Open Space Protection

Acquisitions of Open Space

Open Space and Trails acquires lands to protect the scenic beauty, natural habitat, backcountry character and recreational opportunities of Summit County. Properties acquired by Summit County as open space are managed to protect their natural resource values while allowing for sustainable access and use. To date, nearly 18,000 acres of open space have been protected through land acquisitions, conservation easement donations, access easements, and in partnerships with other agencies. Since 1995, Open Space and Trails has made roughly 400 property acquisitions and worked with over hundreds of landowners to preserve their properties as a legacy for present and future generations.

View a complete list of open space acquisitions (pdf) the Open Space and Trails Department has completed since 1985.

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Open space acquisitions are funded through a fraction of property tax mill levies approved by Summit County voters in 1993, 1999, 2003, 2008, and 2019 known as the Summit County Open Space Fund. The Summit County Open Space Protection Plan - the original guiding document for the program - was approved in late 1996. Today,  the Open Space and Trails Master Plan guides the County's acquisition priorities. 

The program has leveraged its funds at a 3:1 ratio with contributions from Great Outdoors Colorado, partnerships with towns and donations from private landowners. In other words, every $1 of open space funding has protected $3 worth of land. Landowners are paid fair market value for their properties, ensuring efficient use of public funds and fair compensation to property owners.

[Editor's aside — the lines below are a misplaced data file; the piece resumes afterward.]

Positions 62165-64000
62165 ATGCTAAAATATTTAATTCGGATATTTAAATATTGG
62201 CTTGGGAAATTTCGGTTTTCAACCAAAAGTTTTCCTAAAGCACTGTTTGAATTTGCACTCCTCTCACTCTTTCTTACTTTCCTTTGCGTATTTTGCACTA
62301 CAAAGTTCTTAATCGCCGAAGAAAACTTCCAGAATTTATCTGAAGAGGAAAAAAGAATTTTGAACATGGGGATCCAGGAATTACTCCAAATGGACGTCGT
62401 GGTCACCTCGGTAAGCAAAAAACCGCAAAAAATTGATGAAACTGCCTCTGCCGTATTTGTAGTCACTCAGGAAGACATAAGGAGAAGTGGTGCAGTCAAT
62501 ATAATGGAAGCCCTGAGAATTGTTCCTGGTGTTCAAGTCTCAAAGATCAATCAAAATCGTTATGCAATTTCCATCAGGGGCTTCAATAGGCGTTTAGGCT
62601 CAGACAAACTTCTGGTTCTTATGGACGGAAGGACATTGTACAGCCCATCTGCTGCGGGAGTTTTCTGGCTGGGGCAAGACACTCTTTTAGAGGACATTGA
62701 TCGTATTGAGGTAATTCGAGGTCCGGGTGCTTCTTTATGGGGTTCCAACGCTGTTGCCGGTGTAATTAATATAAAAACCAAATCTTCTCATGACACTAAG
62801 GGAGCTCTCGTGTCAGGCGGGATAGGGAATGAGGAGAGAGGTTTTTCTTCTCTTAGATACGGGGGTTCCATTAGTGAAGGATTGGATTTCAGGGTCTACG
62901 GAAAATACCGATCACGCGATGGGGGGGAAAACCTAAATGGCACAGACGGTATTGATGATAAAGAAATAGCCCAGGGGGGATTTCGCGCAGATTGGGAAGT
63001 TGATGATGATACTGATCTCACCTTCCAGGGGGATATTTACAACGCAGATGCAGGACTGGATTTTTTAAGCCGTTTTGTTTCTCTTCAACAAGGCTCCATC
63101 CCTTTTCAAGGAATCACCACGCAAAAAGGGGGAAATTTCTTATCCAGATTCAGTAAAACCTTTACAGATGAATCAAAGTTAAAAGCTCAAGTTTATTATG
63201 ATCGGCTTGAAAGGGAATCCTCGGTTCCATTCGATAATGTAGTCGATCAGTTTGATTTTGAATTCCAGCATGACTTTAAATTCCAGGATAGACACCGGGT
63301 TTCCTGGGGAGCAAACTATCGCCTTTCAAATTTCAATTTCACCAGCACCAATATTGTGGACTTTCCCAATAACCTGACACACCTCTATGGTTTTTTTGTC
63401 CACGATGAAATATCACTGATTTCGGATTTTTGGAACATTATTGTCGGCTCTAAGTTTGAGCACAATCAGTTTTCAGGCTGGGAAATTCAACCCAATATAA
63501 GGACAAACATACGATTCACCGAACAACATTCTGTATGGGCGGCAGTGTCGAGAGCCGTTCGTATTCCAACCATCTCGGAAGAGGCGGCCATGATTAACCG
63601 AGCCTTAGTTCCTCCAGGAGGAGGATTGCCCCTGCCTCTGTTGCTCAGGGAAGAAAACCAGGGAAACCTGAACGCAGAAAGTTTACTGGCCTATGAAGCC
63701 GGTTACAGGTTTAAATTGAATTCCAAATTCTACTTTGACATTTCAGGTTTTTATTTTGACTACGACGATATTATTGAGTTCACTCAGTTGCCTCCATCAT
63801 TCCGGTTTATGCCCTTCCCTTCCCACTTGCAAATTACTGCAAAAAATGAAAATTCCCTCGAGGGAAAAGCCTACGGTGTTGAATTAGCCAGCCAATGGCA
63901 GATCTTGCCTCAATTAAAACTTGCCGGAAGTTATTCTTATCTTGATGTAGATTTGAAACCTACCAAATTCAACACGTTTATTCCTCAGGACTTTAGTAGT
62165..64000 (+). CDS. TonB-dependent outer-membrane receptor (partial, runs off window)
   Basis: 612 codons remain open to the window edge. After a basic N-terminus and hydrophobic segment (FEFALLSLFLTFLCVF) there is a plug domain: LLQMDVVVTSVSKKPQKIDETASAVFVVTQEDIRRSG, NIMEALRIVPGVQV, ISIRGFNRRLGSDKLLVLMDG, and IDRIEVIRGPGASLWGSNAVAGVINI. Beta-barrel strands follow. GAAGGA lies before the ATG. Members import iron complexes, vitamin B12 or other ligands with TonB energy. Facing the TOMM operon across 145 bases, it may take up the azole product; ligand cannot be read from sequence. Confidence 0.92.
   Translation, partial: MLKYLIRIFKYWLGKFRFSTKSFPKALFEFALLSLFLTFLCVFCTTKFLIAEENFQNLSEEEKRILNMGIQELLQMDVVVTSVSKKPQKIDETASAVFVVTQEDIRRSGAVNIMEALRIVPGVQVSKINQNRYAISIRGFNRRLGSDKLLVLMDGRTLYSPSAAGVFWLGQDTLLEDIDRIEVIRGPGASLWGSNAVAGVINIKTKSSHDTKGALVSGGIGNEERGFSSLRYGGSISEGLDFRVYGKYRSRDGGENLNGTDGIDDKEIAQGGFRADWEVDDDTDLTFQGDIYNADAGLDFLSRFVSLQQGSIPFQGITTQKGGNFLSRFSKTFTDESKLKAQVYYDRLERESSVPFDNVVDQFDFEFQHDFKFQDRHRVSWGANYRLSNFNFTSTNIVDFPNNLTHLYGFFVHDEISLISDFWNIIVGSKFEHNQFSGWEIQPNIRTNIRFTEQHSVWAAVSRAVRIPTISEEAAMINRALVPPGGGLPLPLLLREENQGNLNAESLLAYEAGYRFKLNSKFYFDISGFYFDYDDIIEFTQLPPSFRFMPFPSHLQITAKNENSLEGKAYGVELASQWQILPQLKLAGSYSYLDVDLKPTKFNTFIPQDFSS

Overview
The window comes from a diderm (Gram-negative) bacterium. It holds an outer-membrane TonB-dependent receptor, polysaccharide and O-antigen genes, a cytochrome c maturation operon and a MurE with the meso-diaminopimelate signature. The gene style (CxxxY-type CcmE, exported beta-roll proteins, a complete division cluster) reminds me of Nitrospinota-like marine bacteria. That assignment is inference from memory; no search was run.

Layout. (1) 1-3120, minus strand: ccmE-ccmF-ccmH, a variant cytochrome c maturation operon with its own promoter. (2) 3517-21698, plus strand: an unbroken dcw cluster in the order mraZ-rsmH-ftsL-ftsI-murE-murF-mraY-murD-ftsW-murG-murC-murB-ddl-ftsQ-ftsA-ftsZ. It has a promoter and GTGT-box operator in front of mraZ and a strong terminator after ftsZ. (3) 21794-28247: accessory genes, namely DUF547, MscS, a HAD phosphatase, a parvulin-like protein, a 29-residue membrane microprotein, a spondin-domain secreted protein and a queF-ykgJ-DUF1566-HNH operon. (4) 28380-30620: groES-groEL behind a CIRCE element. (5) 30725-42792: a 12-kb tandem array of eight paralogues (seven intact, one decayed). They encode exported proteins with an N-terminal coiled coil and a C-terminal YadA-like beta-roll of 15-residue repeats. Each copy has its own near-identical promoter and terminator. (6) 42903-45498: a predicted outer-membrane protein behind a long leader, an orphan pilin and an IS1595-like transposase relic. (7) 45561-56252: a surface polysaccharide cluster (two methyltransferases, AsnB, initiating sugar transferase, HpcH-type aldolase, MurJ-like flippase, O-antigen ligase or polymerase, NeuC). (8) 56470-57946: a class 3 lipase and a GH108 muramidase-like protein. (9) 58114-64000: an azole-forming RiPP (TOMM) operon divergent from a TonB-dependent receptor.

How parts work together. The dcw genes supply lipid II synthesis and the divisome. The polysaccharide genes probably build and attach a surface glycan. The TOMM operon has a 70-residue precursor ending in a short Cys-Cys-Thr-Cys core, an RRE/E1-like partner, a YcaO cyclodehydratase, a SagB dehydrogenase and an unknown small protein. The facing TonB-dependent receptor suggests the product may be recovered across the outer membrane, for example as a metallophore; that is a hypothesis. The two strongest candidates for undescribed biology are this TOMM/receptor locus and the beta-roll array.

Flower - CopyOpen Space Protection Selection Criteria

Open Space and Trails is dedicated to utilizing creative protection techniques to preserve and protect the county’s significant and threatened open spaces. The program focuses on lands that most contribute to the county’s quality of life and rural mountain character, including those with the following characteristics, in no particular order:

  • Access: Lands that provide trailheads or public access to recreation areas on National Forest and other significant properties.
  • Agricultural / Cultural: Lands that contribute significantly to Summit County’s past, including agricultural lands with irrigated meadows or open cropland, ranching areas, and historic sites. The historic, cultural, or social significance of these types of properties should contribute to the community’s identity and well being.
  • Buffers: Natural and undeveloped lands which separate and buffer the impacts of development, define the boundaries of urbanized areas,
  • osc prevent urban sprawl and strip development, and contribute to the rural mountain quality of the local landscape.
  • Extensions: Land adjacent to publicly held property which meets open space criteria guidelines and which can combine with other open space properties to enlarge and / or connect existing open space parcels.
  • Recreational: Lands with significant recreational value, particularly non-motorized passive uses not requiring intensive maintenance or management.
  • Unique Lands: Lands possessing unique values such as outstanding (but not necessarily generally visible) scenic quality, rare flora, riparian quality, wetlands, critical wildlife habitat, fragile alpine areas, or unusual geologic, or topographical formations.
  • View Corridors: Lands with high aesthetic appeal and variety within major viewsheds, whose lands are generally visible, apparent, and appreciated by residents and visitors and through preservation will maintain the rural mountain appearance of Summit County.

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 Acquisition Resources

Featured Properties
Maps



For inquiries and information about acquisitions, contact:

Jessica Forsyth, Open Space & Trails
970-668-4061, [email protected]